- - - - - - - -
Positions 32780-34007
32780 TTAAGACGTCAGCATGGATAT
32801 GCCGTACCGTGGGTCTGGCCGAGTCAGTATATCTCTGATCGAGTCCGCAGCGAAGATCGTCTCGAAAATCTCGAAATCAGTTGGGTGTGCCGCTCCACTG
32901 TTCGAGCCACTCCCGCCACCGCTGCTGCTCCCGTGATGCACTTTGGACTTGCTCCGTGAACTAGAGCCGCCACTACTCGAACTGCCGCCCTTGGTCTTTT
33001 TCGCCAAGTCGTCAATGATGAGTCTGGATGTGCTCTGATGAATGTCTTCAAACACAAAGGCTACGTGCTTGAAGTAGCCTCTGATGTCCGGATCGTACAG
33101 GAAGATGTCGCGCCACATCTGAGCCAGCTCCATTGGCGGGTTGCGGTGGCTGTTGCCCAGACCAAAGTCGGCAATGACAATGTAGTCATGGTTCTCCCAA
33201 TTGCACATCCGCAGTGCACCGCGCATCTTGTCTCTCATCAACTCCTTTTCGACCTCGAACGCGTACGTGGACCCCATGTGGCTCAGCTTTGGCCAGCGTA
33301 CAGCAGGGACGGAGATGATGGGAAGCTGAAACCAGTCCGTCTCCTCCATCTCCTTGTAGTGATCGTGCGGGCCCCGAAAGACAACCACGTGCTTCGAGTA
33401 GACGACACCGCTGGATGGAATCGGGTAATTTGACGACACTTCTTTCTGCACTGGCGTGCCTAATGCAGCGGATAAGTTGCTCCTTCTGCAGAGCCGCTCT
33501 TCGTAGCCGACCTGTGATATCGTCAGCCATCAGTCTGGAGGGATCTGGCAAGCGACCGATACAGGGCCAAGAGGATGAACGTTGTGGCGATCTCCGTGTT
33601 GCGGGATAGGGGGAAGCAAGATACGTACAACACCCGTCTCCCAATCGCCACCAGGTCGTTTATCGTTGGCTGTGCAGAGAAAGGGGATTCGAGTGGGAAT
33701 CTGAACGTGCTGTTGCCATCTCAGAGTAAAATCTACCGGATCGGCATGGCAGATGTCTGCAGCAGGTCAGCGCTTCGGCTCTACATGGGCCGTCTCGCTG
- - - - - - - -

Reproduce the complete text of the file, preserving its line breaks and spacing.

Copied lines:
Positions 32780-34007
32780 TTAAGACGTCAGCATGGATAT
32801 GCCGTACCGTGGGTCTGGCCGAGTCAGTATATCTCTGATCGAGTCCGCAGCGAAGATCGTCTCGAAAATCTCGAAATCAGTTGGGTGTGCCGCTCCACTG
32901 TTCGAGCCACTCCCGCCACCGCTGCTGCTCCCGTGATGCACTTTGGACTTGCTCCGTGAACTAGAGCCGCCACTACTCGAACTGCCGCCCTTGGTCTTTT
33001 TCGCCAAGTCGTCAATGATGAGTCTGGATGTGCTCTGATGAATGTCTTCAAACACAAAGGCTACGTGCTTGAAGTAGCCTCTGATGTCCGGATCGTACAG
33101 GAAGATGTCGCGCCACATCTGAGCCAGCTCCATTGGCGGGTTGCGGTGGCTGTTGCCCAGACCAAAGTCGGCAATGACAATGTAGTCATGGTTCTCCCAA
33201 TTGCACATCCGCAGTGCACCGCGCATCTTGTCTCTCATCAACTCCTTTTCGACCTCGAACGCGTACGTGGACCCCATGTGGCTCAGCTTTGGCCAGCGTA
33301 CAGCAGGGACGGAGATGATGGGAAGCTGAAACCAGTCCGTCTCCTCCATCTCCTTGTAGTGATCGTGCGGGCCCCGAAAGACAACCACGTGCTTCGAGTA
33401 GACGACACCGCTGGATGGAATCGGGTAATTTGACGACACTTCTTTCTGCACTGGCGTGCCTAATGCAGCGGATAAGTTGCTCCTTCTGCAGAGCCGCTCT
33501 TCGTAGCCGACCTGTGATATCGTCAGCCATCAGTCTGGAGGGATCTGGCAAGCGACCGATACAGGGCCAAGAGGATGAACGTTGTGGCGATCTCCGTGTT
33601 GCGGGATAGGGGGAAGCAAGATACGTACAACACCCGTCTCCCAATCGCCACCAGGTCGTTTATCGTTGGCTGTGCAGAGAAAGGGGATTCGAGTGGGAAT
33701 CTGAACGTGCTGTTGCCATCTCAGAGTAAAATCTACCGGATCGGCATGGCAGATGTCTGCAGCAGGTCAGCGCTTCGGCTCTACATGGGCCGTCTCGCTG